Areas of Interest
Enzymology, Membrane Biology, Protein Structure
Protein-phospholipid interactions; regulation of protease cascades; blood clotting; polyphosphate
A number of important biological processes, including apoptosis, the complement system and blood coagulation, are controlled by protease cascades. A key regulatory feature of such cascades is the modulation of protease function by highly specific protein cofactors, and interestingly, these cascades often can only take place on membrane surfaces. Although much is known about the general catalytic mechanism of serine proteases, far less is known about the roles of protein cofactors and membrane surfaces in regulating protease function. In our lab we are studying serine proteases in the blood clotting cascade with a goal of understanding the contributions of protein-protein and protein-phospholipid interactions to catalysis. Recently, we discovered that polyphosphate (a polymer of inorganic phosphate) potently modulates blood clotting and inflammation.
We are currently focusing on the following research questions:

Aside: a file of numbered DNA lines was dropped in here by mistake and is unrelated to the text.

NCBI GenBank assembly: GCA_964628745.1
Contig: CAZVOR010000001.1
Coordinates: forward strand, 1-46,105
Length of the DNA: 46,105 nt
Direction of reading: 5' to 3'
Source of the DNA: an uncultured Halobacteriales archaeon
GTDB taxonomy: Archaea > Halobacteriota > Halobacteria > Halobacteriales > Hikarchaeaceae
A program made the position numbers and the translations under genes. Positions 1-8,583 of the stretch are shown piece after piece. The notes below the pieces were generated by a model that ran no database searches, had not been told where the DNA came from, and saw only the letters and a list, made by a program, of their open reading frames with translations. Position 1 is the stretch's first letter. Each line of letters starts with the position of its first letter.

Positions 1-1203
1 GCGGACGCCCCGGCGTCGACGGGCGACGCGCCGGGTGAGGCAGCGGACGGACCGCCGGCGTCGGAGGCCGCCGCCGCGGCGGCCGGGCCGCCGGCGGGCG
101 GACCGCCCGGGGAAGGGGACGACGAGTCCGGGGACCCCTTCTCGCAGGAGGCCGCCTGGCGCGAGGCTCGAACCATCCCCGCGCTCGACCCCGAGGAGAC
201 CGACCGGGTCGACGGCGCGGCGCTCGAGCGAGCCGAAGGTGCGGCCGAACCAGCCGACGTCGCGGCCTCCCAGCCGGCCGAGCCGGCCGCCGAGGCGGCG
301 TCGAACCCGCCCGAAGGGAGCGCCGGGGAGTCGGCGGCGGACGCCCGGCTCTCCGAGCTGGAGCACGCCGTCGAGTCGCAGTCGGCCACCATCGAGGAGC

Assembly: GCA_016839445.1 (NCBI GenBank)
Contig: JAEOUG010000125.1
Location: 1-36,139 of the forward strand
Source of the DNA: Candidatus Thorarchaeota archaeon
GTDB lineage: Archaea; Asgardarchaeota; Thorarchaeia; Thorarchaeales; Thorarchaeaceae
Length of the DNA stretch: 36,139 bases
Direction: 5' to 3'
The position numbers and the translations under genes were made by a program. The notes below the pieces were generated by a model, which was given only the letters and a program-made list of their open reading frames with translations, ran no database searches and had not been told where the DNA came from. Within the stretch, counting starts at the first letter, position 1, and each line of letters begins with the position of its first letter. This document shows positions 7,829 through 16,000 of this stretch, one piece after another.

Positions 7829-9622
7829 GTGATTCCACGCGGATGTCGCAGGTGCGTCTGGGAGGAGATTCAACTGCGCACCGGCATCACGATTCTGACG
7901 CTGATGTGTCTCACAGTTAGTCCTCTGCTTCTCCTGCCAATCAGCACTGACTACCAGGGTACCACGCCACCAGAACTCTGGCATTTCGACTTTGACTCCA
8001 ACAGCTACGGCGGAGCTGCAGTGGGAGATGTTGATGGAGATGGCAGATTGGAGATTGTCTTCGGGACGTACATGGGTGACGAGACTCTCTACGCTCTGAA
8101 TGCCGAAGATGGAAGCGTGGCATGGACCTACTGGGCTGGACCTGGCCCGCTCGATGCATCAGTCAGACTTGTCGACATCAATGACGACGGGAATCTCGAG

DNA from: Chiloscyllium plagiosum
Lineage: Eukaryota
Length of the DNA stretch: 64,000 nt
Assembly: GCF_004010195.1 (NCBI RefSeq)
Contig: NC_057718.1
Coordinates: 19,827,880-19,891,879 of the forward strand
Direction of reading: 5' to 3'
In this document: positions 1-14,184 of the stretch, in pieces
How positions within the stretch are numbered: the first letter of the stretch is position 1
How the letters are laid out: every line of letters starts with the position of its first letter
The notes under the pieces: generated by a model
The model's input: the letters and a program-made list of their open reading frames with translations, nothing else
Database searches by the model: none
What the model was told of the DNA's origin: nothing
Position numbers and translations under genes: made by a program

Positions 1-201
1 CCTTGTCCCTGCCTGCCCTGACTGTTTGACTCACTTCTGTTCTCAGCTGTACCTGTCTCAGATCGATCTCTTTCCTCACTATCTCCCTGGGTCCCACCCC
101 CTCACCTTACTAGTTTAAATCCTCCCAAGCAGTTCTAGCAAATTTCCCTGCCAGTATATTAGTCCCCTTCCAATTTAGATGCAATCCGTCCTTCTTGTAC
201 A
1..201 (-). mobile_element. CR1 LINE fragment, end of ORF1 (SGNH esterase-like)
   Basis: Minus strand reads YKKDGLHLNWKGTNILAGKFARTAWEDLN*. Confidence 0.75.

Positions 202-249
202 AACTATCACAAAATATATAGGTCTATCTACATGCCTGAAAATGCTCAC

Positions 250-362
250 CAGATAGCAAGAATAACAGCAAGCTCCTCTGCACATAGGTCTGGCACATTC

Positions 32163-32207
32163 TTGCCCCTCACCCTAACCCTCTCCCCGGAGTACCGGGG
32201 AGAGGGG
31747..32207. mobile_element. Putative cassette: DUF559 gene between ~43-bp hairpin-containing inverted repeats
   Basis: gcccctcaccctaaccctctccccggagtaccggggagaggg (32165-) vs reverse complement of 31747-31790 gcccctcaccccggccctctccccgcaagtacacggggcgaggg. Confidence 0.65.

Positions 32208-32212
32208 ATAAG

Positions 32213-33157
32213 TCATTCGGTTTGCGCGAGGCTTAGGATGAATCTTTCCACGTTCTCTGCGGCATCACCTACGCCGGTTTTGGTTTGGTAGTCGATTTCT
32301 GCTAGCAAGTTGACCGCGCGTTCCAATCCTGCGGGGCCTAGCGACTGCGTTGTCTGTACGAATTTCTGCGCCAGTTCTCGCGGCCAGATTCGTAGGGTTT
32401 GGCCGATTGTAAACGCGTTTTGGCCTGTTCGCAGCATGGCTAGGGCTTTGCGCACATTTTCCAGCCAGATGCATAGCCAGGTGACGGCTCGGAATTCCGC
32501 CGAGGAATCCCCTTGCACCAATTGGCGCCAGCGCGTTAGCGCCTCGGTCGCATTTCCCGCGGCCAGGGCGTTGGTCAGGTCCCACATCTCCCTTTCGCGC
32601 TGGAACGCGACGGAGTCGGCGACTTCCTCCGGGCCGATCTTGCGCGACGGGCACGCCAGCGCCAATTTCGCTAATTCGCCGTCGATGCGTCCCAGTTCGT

- How do the serine proteases of the blood clotting system assemble together with specific regulatory proteins on cell surfaces and other membrane surfaces?
- Why are membranes required for efficient proteolysis by these enzymes? What role do specific phospholipid types play in modulating the activity of blood clotting proteases?
- What are the mechanisms by which polyphosphate modulates blood clotting and inflammation?
- As a spinoff from these basic studies, we are working to develop:
- Improved hemostatic agents to treat surgical and traumatic bleeding
- New ways to prevent thrombosis without the severe bleeding risk associated with conventional anticoagulant drugs
- Improved diagnostic tests for identifying persons at risk of thrombotic disease